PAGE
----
No volcano on Earth is as large as Mauna Loa on the big island of Hawai'i. The giant edifice rises from sea level to over 13,700 feet ... but that is only the top of the volcano. If you count the parts of Mauna Loa below the Pacific Ocean, it towers over 29,000 feet from bottom to top -- as tall as Mount Everest. Yet, for anyone under 40, Mauna Loa is seen as a quiet volcano. The last eruption ended in 1984 and since then, Kīlauea has been the star of the Hawaiian volcanoes. However, signs at Mauna Loa suggest that things could be changing.
Unrest at Mauna Loa
This morning, the Hawaiian Volcano Observatory issued an update about conditions at Mauna Loa. Over the past few weeks, the number of earthquakes under the volcano has been creeping upwards, from the usual background number of 5-10 per day to over 100 per day at the end of September.
The earthquakes have been centred under the summit caldera and off to the northwest of the summit (see above and below). The earthquakes are deeper to the northwest, between 3-6 miles (5-10 kilometres down) and shallower (less than 3 miles/5 kilometres) under the summit. That could be new magma rising up under the flanks of the volcano and migrating to the summit area where it is now sitting.
This is corroborated by evidence that the summit is inflating as well. Magma takes up space, so if it is moving into the summit area of the volcano, the land surface has to move outwards. This inflation has been happening for a long time -- at least over the past year -- so it doesn't mean an eruption is necessarily starting soon.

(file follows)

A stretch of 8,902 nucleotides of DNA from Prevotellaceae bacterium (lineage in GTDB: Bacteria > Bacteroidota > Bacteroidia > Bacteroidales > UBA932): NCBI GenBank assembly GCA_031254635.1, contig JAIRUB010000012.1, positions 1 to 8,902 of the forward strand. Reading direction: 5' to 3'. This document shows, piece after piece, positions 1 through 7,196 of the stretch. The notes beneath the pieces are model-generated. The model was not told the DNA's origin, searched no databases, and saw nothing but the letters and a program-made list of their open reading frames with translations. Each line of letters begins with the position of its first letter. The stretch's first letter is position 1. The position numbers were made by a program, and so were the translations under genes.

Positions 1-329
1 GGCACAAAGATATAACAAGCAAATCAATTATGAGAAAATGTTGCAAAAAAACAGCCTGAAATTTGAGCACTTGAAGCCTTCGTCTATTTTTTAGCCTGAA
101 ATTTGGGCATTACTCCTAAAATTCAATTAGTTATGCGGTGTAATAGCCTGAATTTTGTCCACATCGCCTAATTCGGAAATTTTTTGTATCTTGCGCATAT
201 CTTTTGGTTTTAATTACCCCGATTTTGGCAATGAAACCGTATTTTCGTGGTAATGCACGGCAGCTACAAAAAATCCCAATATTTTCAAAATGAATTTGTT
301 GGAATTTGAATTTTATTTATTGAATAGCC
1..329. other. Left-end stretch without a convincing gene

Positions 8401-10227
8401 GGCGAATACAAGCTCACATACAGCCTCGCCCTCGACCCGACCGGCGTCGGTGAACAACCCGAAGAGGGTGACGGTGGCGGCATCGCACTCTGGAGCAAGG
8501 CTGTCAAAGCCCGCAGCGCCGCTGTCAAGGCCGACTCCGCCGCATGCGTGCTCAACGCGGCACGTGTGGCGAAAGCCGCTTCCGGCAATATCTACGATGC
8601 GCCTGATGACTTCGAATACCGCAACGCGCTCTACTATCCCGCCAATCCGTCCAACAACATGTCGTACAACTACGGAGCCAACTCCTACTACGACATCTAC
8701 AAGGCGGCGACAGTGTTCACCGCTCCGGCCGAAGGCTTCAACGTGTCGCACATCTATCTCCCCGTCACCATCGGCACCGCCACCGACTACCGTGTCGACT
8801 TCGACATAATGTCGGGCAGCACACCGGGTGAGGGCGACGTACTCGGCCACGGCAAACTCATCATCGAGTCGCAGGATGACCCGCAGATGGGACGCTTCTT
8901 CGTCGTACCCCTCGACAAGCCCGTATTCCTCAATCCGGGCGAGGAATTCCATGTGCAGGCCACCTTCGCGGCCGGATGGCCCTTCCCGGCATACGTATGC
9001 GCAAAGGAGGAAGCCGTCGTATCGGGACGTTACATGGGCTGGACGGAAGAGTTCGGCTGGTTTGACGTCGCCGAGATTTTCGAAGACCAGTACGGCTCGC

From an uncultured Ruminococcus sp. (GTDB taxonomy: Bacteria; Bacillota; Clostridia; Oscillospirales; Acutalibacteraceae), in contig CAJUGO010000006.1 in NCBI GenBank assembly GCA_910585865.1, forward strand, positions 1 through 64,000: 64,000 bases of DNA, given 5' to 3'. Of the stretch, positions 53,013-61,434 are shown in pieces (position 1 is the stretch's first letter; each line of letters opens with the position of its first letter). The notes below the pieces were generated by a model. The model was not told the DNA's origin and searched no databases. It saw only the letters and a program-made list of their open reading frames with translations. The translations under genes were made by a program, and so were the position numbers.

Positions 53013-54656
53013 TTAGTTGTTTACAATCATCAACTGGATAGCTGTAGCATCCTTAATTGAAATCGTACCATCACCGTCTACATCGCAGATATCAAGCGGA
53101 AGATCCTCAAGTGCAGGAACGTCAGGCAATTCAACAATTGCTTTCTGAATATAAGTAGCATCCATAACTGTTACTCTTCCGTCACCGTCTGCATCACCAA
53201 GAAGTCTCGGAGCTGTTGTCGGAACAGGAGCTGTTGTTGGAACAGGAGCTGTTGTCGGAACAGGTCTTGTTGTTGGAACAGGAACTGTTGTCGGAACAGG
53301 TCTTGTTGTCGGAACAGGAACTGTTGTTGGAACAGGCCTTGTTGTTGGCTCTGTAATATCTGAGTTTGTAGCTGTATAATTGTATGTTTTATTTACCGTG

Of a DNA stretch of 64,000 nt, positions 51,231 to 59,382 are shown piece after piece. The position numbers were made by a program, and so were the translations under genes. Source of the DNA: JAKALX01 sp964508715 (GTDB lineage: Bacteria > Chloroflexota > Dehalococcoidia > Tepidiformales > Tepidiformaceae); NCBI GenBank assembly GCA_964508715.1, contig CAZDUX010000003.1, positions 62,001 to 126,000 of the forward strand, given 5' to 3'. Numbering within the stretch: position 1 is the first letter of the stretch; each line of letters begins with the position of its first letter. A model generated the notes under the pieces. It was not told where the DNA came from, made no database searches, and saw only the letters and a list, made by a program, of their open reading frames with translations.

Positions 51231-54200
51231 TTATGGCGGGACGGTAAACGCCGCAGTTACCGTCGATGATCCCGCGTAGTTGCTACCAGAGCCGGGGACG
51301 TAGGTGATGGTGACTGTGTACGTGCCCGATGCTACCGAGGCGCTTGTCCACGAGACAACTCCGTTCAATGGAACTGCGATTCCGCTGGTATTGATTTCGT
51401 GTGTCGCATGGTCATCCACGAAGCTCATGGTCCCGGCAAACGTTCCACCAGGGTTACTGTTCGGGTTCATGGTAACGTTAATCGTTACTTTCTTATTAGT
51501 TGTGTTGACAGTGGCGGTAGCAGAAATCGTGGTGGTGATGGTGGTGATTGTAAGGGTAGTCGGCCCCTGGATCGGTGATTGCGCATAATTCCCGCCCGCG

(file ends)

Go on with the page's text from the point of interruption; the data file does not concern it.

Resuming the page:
Mauna Loa, like any potentially active volcano, has had multiple periods of heightened earthquakes and inflation over the 38 years since its last eruption. This is common at many shield volcanoes like Mauna Loa, where magma is rising from the boundary of the mantle and the crust, where the plume of hot material (called a hotspot or mantle plume) coming from deep in the Earth melts. It can collect at different levels in the crust or within the volcano itself.
What exactly triggers a new eruption to start is still not entirely clear. It could be increased magma coming into the system. It might also be the system reaching some critical pressure thanks to all the gases that come off the magma as it rises as well. Very rarely, it might be a big earthquake near the volcano (and not triggered from some distant earthquake).
A Volcanically-Active Country
The Hawaiian Volcano Observatory currently has Mauna Loa sitting at a Yellow/Advisory status, meaning that the volcano is showing signs of unrest. The United States has multiple volcanoes at different levels of alert. Kīlauea as well as Great Sitkin and Pavlof, both in Alaska, as at Orange/Watch alert as they have continuing, small eruptions. Alaska also has the other volcanoes at Yellow/Advisory (beyond Mauna Loa): Cleveland, Semisopochnoi and Trident. This is par for the course in terms of unrest at volcanoes across the 50 states.
With Kīlauea still erupting, if Mauna Loa does spring back to life, it will be the first time since the 1980s that multiple volcanoes on the big island were active. Mauna Loa also has the potential to be a hazard for many people on the island. Lava flows from the volcano reached the outskirts of Hilo during the late 19th century, so that is definitely in the minds of hazard planners and emergency management in Hawai'i. We'll have to wait and see what direction this unrest heads at the world's largest volcano.